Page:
For years, scientists have sought a universal flu vaccine — one that defends against all known types of the nasty virus — and recently there has been progress.

University of Pennsylvania scientists reported they used the same mRNA platform from the COVID-19 vaccines to develop a shot that produced antibodies in animals against 20 subtypes of influenza — far more than the two or four in the seasonal vaccine.

So what might people expect from such a vaccine in humans eventually, and in the meantime, as cases of the flu, plus RSV and COVID-19 swamp emergency departments and doctors’ offices? Here are some answers from Andrew Pekosz, a Johns Hopkins University flu researcher and professor in the department of molecular microbiology and immunology.

What is known about this flu season and the seasonal shot?

“The flu hit early and hard; normally we wouldn’t see these numbers until January,” Pekosz said.

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Scientists are investigating if the circulating strains are particularly potent, as well as how well the vaccine matches. So far, he said, “The vaccine appears to be good, but the uptake appears no better than usual.”

The U.S. Centers for Disease Control and Prevention surveys show about a third of children and a quarter of adults were vaccinated as of October, a bit lower than normal for kids and higher for adults. No more than about half the population gets the flu vaccine during the season.

The Maryland Department of Health reports there are 211 people hospitalized for the flu, according to voluntary reporting from emergency rooms, and four adults have died this season. Doctors’ offices report thousands of visits for influenza-like illnesses.

Children are being hit particularly hard, with less immunity and less pandemic-era masking, Pekosz said.

“With Thanksgiving just past us,” he said, “I fear we’ll still see a lot more cases.”

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What are the benefits of an mRNA vaccine?

“One of the big problems with the influenza vaccine is that it takes a long time to pick the strains and make the vaccine, which is grown in eggs, usually in the range of six months at minimum,” Pekosz said. “So if you want to immunize people in September, walking backward you need to make the decision in March.”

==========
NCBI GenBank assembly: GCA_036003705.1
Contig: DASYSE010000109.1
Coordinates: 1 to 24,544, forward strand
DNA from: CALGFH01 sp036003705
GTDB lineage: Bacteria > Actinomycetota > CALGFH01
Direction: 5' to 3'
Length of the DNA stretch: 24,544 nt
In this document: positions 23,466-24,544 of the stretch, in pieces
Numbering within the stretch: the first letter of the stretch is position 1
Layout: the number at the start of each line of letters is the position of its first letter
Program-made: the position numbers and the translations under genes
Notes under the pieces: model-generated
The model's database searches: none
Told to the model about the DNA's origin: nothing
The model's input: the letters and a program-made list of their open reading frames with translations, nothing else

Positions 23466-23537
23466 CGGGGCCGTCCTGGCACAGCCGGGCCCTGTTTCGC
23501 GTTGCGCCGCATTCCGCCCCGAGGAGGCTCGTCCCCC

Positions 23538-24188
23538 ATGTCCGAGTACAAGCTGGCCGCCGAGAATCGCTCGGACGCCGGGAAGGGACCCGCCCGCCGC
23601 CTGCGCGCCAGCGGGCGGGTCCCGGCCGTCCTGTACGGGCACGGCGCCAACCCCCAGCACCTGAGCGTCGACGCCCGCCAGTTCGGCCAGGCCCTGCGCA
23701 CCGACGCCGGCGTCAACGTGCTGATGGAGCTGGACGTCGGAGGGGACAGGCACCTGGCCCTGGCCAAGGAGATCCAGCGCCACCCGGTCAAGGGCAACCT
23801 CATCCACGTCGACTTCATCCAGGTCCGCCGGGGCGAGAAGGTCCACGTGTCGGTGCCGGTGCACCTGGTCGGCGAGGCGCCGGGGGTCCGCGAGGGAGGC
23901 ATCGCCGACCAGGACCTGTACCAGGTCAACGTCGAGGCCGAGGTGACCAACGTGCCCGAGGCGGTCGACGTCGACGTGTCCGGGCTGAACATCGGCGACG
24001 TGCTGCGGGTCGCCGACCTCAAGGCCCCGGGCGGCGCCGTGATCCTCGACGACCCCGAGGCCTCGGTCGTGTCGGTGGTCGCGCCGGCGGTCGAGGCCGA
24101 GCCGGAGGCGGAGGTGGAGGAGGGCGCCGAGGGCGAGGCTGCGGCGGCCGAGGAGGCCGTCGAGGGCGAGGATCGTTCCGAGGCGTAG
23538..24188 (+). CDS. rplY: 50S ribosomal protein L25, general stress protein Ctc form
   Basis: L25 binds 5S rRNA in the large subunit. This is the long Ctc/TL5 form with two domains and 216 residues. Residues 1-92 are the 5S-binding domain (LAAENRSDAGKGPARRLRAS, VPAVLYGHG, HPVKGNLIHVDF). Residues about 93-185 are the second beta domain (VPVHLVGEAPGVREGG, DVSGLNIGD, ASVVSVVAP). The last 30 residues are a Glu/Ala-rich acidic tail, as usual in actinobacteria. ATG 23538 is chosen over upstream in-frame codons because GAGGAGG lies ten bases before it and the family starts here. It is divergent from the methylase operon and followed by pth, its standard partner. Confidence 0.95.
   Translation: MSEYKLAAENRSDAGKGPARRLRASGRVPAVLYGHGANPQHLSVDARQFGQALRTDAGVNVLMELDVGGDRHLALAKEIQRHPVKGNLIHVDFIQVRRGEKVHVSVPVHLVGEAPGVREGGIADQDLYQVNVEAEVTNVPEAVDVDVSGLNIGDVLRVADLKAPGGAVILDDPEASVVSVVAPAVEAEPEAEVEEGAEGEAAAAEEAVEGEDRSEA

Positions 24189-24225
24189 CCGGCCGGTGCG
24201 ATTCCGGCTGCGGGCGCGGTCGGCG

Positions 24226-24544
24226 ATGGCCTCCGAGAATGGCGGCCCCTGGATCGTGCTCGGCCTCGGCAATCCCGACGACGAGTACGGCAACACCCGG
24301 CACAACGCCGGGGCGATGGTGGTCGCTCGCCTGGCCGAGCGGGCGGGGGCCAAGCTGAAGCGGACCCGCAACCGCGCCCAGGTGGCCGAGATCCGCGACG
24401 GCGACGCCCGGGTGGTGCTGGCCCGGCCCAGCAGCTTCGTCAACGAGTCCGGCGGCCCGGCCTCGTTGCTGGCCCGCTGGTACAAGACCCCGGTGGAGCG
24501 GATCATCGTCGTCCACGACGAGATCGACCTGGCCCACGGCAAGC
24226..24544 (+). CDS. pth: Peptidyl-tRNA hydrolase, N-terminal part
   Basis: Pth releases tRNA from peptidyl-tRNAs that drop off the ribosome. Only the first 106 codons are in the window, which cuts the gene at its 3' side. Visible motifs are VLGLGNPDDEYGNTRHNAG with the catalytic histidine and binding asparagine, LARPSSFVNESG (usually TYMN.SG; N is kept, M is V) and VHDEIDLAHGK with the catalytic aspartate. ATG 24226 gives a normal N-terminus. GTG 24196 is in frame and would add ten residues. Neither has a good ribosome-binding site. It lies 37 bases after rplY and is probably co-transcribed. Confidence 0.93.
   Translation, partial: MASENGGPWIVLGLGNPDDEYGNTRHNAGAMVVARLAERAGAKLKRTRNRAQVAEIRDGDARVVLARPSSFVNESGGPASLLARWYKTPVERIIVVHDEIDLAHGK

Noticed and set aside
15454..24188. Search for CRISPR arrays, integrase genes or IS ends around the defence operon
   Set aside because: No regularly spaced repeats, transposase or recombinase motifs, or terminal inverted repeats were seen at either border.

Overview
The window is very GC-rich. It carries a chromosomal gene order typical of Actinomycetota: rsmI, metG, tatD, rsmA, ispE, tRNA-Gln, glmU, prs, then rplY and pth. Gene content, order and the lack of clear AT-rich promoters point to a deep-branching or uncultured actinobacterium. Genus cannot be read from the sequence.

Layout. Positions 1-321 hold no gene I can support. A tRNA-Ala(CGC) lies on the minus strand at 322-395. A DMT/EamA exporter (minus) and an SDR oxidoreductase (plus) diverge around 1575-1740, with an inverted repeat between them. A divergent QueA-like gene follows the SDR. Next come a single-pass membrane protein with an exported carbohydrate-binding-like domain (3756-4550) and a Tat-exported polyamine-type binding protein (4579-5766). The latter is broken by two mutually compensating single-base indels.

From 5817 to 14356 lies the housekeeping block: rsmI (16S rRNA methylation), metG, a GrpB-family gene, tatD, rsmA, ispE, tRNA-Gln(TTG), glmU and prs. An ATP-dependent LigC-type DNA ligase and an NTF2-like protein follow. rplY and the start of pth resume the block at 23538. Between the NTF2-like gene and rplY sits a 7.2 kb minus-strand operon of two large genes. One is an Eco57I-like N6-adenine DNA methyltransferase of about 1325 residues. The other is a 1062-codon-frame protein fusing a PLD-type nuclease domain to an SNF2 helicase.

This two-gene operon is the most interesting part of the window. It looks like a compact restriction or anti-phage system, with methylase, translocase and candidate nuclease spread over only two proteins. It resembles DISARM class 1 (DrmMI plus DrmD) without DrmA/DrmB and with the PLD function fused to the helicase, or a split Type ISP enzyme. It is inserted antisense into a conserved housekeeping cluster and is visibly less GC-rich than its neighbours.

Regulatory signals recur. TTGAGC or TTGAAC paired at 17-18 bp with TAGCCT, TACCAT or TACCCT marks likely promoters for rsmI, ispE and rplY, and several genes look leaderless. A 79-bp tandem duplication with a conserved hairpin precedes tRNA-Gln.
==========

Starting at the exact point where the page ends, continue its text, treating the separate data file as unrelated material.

The mRNA vaccines can be produced more quickly, giving scientists time to see what strains are circulating before choosing them for the seasonal vaccine.

A universal mRNA vaccine might eventually eliminate the need to choose. And with broad protection, such a vaccine might also stop novel, pandemic-causing strains like the H1N1 strain in 2009, Pekosz said.

“A universal flu vaccine would be a sea change in the approach, but there is a lot more clinical work to show efficacy,” he said. “Companies are starting to line up human studies now.”

Why wouldn’t the vaccine boost antibodies, the warriors against infections, in humans like they did in animals?

Lab results are difficult to reproduce in humans in the real world, he said.

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In the case of flu and COVID-19, people have had such a range of vaccinations and infections that they have different immunity levels and may respond differently. Antibodies also wane.

“Vaccines need to be tested on a lot of people over time to show what they can do,” he said.

What about making a flu-COVID-19 vaccine?

That could be coming, Pekosz said, but not this fall and maybe not next fall. Scientists haven’t even determined the optimal schedule for COVID-19 vaccinations, and many people have already gotten several.

“We can’t keep going with boosters every couple of months; that’s not a good long-term strategy,” he said. “If we give too many boosters too many times, the body will not mount a strong immune response.”

On the other side, uptake on shots has dropped each time they’ve been offered. About 90% of Marylanders of all ages have gotten at least one COVID-19 shot, but fewer than 17% have gotten the latest booster.

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So, what do we do now about shots?

“It’s hard to come up with broad guidance because of the difference in immunity in the population,” Pekosz said.

That said, COVID-19 has not gone away. Hospitalizations are below January’s peak that exceeded 3,400. But there are currently 515 people hospitalized in Maryland with the virus — far more than those in hospital beds with flu or RSV. Though unlike the other respiratory illnesses, these severe COVID-19 cases are almost entirely in adults.

(There are 211 people hospitalized with flu and 88 hospitalized for RSV in the state. The RSV cases appeared to peak at 257 a few weeks ago. There is no RSV vaccine, though one is in the works.)

The newest bivalent COVID-19 booster includes the original version of the coronavirus and common strains of the omicron variant. The CDC recommends waiting at least two months between shots, though Pekosz recommended four to six months.

“The data is clear: The bivalent booster is producing a better response,” he said. “The question is how long the immunity will last.”

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Pekosz hopes people will consider getting the booster and a flu shot, which state health officials call a “flooster” because they can be given at the same time. The illnesses can both cause an unpleasant week on the sofa even if they don’t lead to hospitalization.

And Pekosz added, “Even if you’re young and healthy and don’t feel like you’ll get that sick from flu or COVID, get vaccinated because cases have ripple effects. There are a lot of vulnerable people out there.”

Meredith Cohn is a health and medicine reporter for The Baltimore Banner, covering the latest research, public health developments and other news. She has been covering the beat in Baltimore for more than two decades. 

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